1662: Publication of ‘The Treatise on Taxes and Contributions’ By William Petty (1623-87), Economist, Scientist and Philosopher, in which he mentions ‘Land Taxe’ as a means of raising revenue.
In 1692, amongst a package of other taxes on personal estate, movable goods and income from public office, a ‘Land Tax’ was introduced (which astonishingly endured until 1963). Initially this tax was based on annual rental values, but after the first valuation no more were carried out. From 1698, quotas based on acreages at the 1692 values, were established for each county, and remained fixed thereafter. Consequently the amount collected diminished progressively, from 35% of total revenue at the start, to 17% in the 1790s and 11% by the 1820s. By 1733 that part of the tax on personal income and moveable goods had proved too difficult to collect and was largely abandoned, so the tax became almost entirely based on the revenue from land. The tax became gradually overshadowed by other taxes, but continued into the 20th century, raising eventually no more than the cost of collection. It was finally abolished in 1963, (5).
1758: Publication of ‘Tableau Economique’ by François Quesnay (1694-1774), Economist, Physician to Louis 15th and co-founder of the Physiocrats. The Physiocrats considered that all wealth derived from the agrarian production of land and proposed a ‘Single Tax’ on land only.
1796; Publication of ‘Agrarian Justice’ by Thomas Paine (1737-1809), Political Theorist and Revolutionary. In his pamphlet he writes ‘Every proprietor owes to the community a ground rent for the land which he holds’.
1776: Publication of ‘The Wealth of Nations’ by Adam Smith (1723-90), Political Economist and Philosopher. Adam Smith is generally considered to be the father of modern economics. In his book he advocates the taxing of ‘ground rents’.
1817: Publication of ‘On the Principles of Political Economy and Taxation’ by David Ricardo (1772-1823). Ricardo is credited with defining the idea of the ‘Economic Rent’ or the ‘Law of Rent’.
1848: Publication of ‘The Principles of Political Economy’ by John Stuart Mill (1806-73), Political economist and Philosopher. In book 5, chapter 2.28 he describes the benefits landlords gain from rents in which ‘They grow richer, as it were in their sleep, without working, risking or economising’.
1887; Publication of ‘Progress and Poverty’ by Henry George (1839-97), American Economist and Social Philosopher. In his book George finally pulls together all the threads and comprehensively explains an economic system based on ‘Land Value Taxation’, which will become the definitive work and will give rise to a world-wide movement.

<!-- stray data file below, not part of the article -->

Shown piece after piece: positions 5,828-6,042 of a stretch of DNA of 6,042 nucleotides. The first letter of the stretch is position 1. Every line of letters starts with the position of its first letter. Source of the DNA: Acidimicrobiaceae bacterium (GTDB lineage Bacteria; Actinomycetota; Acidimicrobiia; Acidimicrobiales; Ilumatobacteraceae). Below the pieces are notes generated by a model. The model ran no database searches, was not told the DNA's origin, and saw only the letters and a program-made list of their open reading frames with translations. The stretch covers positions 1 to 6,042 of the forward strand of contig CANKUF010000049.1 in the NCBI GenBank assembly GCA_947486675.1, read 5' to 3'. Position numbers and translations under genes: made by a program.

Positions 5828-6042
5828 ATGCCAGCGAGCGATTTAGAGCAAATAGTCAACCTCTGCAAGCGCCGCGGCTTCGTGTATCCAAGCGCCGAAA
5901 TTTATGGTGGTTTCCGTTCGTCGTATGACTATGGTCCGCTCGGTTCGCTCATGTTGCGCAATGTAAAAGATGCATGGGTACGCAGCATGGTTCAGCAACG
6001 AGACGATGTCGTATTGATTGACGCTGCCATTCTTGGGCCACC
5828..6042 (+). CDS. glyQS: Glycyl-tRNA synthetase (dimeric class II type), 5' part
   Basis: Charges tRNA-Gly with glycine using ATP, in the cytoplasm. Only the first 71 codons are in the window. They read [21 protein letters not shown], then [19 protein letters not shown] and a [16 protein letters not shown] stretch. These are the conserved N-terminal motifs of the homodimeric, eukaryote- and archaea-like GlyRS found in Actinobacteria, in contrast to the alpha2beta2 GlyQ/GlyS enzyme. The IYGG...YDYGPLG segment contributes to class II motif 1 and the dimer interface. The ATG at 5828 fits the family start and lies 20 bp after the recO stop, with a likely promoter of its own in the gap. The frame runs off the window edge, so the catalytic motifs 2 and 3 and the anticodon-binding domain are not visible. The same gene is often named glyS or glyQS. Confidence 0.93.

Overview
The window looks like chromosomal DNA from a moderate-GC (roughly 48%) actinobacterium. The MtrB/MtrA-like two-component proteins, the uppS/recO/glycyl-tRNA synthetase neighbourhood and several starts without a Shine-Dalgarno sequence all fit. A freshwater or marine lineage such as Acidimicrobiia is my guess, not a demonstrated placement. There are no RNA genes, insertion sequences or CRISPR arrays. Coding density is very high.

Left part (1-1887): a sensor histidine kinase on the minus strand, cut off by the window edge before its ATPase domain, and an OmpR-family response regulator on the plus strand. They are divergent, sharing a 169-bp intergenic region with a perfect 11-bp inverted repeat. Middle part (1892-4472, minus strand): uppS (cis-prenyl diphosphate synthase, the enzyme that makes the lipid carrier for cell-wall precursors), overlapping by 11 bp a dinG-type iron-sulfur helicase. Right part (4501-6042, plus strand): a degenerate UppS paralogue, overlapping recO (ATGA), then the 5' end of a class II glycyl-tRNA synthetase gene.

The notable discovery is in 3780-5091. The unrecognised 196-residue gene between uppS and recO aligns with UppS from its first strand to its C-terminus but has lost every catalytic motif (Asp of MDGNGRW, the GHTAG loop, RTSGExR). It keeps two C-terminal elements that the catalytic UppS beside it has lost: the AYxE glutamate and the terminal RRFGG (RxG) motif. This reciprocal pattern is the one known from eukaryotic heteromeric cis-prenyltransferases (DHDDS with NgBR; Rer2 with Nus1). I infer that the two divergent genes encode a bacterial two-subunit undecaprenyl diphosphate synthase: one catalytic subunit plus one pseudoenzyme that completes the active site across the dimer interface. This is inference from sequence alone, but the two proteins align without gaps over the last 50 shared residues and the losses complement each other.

Smith, Ricardo and Mill were the founders of what came to be known as Classical Economics, in which land was considered an essential factor of production along with Labour and Capital, and the phenomenon of ‘economic rent’ was acknowledged. In the 20th century the Neo-Classical school of economics arose in which Land became considered as a part of Capital, and so its significance virtually disappeared. It is this Neo-Classical school that still dominates economic thinking but which is now being challenged by some eminent economists. (6)
” An acre in Middlesex is better than a principality in Utopia” — Lord Macaulay, 1837
4. 20th CENTURY HISTORY
Henry George’s influence was extensive at the turn of the 19th century and attracted many progressive thinkers of the time, not least of whom were Tolstoy, George Bernard Shaw and a young Winston Churchill, then still a Liberal MP. However the forces of landed vested interests also recognised the threat to their power base and were always able to defeat attempts to introduce the system. The‘People’s budget’ of the Liberal government of 1909 included LVT, but was defeated by the Lords (many of whom were landlords). In a further attempt in 1931 the Labour Chancellor Philip Snowden included LVT in his March budget, but in the subsequent Conservative dominated coalition government elected in October, the measure was repealed. In 1939 the Labour MP Herbert Morrison attempted to introduce a Site Value Rating bill for the London County area, but this was defeated again by a Conservative majority. Events were then overtaken by the advent of the Second World War.
After the war LVT had become forgotten in the new Labour government’s enthusiasm for the Town and Country Planning Act of 1947, which was indeed a necessary and progressive measure, and to which we owe the fact that England remains largely a green and pleasant land, but it did not deal sufficiently with the unearned gains to be made through land ownership. The government was aware that large gains could now be made through speculation and the possibilities of ‘planning gain’, but the Development Charge that was part of the act was too feeble a measure to capture the betterment gains for which it was intended; the landlords simply held on to their land and did not develop; awaiting a change of government, which arrived in 1951, and duly repealed the charge.